November 13, 2012
Suddenly, there is real hope for the Blue Jays with Jose Reyes and the Marlins trade
By STEVE SIMMONS, QMI Agency
TORONTO - When the sorriest summer of Blue Jays baseball came to an end — the worst season Paul Beeston could ever remember — there was no doubt what they had to do.
The doubt was: Could Alex Anthopoulos do it?
Could the young general manager, no longer new to the job, having specialized in small, neat transactions, restocking the farm system and paddling in circles, pull off the big one? And along with that came another question: Would the historically frugal owners, Rogers Communications, open up their wallets and finally become a serious player in the American League East?
Well, with one stroke of the brush and many phone calls and texts, Anthopoulos has painted a new Blue Jays picture, changed the course of the waffling franchise, brought some optimism to this local land of sporting pessimism. And he did it with the largest trade in Blue Jays history — historically not the most significant, because it would have to produce two World Series to better the Pat Gillick gem of acquiring Roberto Alomar and Joe Carter — and the acquisition of the player many still consider to be the best in baseball.
This is not a steal. This was about now for later. The Blue Jays buy a whole lot of today for a lot of unknown for tomorrow. The Jays get all the bad contracts in the deal and trade away none, but that was the price necessary to play the blockbuster game. That was the play Anthopoulos needed for himself, for this city, for the Jays, for the immediate future.
No doubt, Anthopoulos began on this quest with the Miami Marlins in search of starting pitching, the need he identified publicly at the end of the season. He wanted starting pitching. He wanted a veteran presence on his staff. He wanted guys who could throw 200 innings and produce some kind of dependable results.
And he never said a word about coming out of this with two starting pitchers of quality and frankly, one of the few players in baseball you can’t take your eyes off of. The Blue Jays wound up with the Pavel Bure of shortstops, Jose Reyes, who has been called the best player in baseball by no less authorities than Carlos Beltran and Alex Rodriguez, who in his career has been a rookie of the year, a batting champion, a multi-time triples leader, a stolen base leader, an MVP candidate, and instantly the Jays have their shortstop and their leadoff hitter.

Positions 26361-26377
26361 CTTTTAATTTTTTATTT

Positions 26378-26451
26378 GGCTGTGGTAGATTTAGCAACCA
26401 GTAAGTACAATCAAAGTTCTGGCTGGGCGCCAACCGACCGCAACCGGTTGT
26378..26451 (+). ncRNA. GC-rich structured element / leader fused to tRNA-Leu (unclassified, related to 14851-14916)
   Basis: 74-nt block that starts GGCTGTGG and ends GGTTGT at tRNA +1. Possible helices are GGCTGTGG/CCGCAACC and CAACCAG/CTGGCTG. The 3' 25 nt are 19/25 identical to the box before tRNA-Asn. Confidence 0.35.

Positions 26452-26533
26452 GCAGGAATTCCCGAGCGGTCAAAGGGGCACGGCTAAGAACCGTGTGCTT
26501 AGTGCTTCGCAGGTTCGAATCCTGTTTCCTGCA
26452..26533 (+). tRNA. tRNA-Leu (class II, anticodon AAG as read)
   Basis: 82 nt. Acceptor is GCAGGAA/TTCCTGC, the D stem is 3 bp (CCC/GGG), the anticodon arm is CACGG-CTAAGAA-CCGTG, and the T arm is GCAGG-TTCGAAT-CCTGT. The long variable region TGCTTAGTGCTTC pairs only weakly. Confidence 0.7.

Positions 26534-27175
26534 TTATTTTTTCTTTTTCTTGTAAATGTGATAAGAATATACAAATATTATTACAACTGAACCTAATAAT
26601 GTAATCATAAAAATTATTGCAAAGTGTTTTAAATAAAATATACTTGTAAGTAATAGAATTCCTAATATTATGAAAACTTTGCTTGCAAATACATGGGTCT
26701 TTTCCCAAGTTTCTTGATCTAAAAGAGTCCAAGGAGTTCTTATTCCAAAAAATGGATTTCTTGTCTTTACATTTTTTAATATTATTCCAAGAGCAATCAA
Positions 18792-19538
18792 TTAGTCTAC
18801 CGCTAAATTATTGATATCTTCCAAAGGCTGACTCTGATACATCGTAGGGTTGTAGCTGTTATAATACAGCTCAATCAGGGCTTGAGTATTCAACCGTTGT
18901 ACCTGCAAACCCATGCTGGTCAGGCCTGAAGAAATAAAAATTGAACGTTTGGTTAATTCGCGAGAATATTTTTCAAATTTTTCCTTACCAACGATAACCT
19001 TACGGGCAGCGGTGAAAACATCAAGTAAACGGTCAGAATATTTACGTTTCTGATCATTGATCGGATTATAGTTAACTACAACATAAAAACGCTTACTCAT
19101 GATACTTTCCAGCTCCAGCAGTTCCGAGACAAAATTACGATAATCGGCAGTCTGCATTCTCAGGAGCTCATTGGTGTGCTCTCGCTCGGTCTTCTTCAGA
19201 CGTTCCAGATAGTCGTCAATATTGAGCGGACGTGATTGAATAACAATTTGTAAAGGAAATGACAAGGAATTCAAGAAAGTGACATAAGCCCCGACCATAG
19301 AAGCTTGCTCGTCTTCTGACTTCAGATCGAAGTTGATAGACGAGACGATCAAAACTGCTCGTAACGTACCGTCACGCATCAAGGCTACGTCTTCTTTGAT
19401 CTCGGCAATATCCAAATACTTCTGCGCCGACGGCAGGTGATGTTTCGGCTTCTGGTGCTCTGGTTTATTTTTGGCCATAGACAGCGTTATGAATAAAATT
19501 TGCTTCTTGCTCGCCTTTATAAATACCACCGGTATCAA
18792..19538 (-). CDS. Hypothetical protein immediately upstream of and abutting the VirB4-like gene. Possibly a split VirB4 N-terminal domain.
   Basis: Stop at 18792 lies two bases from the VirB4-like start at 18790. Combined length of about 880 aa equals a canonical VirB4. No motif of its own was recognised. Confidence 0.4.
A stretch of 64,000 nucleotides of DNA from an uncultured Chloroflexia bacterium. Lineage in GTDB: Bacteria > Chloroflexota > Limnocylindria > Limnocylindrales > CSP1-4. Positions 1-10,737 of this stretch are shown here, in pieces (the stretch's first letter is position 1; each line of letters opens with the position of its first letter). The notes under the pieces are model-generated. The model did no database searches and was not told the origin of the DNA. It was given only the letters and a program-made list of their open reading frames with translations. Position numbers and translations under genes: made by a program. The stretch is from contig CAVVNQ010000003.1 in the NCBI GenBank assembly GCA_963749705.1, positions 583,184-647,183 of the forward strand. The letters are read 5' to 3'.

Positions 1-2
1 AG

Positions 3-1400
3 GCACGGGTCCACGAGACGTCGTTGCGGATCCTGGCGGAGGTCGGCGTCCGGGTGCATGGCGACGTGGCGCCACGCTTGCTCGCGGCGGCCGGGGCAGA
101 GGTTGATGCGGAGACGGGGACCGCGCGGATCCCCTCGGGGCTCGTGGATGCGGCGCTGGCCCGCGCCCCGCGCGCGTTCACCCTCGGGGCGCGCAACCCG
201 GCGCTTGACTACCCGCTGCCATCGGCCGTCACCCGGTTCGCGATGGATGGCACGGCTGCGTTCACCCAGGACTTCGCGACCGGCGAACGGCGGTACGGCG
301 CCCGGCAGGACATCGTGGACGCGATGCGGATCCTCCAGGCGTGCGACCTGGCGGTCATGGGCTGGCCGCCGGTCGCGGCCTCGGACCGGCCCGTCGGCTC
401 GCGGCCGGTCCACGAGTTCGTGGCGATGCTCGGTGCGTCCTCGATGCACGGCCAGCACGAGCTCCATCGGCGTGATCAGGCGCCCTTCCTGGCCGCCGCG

So long Yunel Escobar and don’t let the eye black hit you on the way out of town, hello Reyes. Can you say huge upgrade?
Or as Jose Bautista, who for a moment or two has been referred to as the best player in baseball in recent years, tweeted in the early evening Tuesday, it’s a good day to be a Blue Jay.
It is that. Reyes scored 28 more runs than did Escobar last season, had 44 more hits, 15 more doubles, walked 28 times more, and changes everything about the Jays offence. Assuming Brett Lawrie can be taught to not run himself out of innings, the Jays should lead off with Reyes, have Lawrie batting second, Bautista third and Edwin Encarnacion fourth and give them an offence of speed, average and power that should challenge anyone in the AL.
But what Anthopoulos really needed was pitching and he paid through by giving up prospects, but more than that Rogers will pay by picking up the contracts of Reyes and the two starters, Josh Johnson and Mark Buehrle. In the past, he would not have been allowed to make this monstrous deal: Rogers would have said no to the salary coming their way, not just now but for the future.
Johnson will be paid more than $13 million for the coming summer. Reyes has $118 million still to come his way and he eats free agency in 2018. There is $48 million left to pay the steady Buehrle, who has won in double figures every year of his 12-year career.
For too long, everyone has been screaming about Rogers’ unwillingness to spend and now the Jays payroll will increase to somewhere around $120 million: The days of hoping are over. The days of performance are here.
The excuses are gone. Jose Reyes, Josh Johnson and Mark Buehrle are here: The rest of the moving parts will make the Jays faster and deeper. It will all make more sense once it becomes official.
It’s not yet December and the baseball pulse is beating. Pitchers and catchers report in less than three months.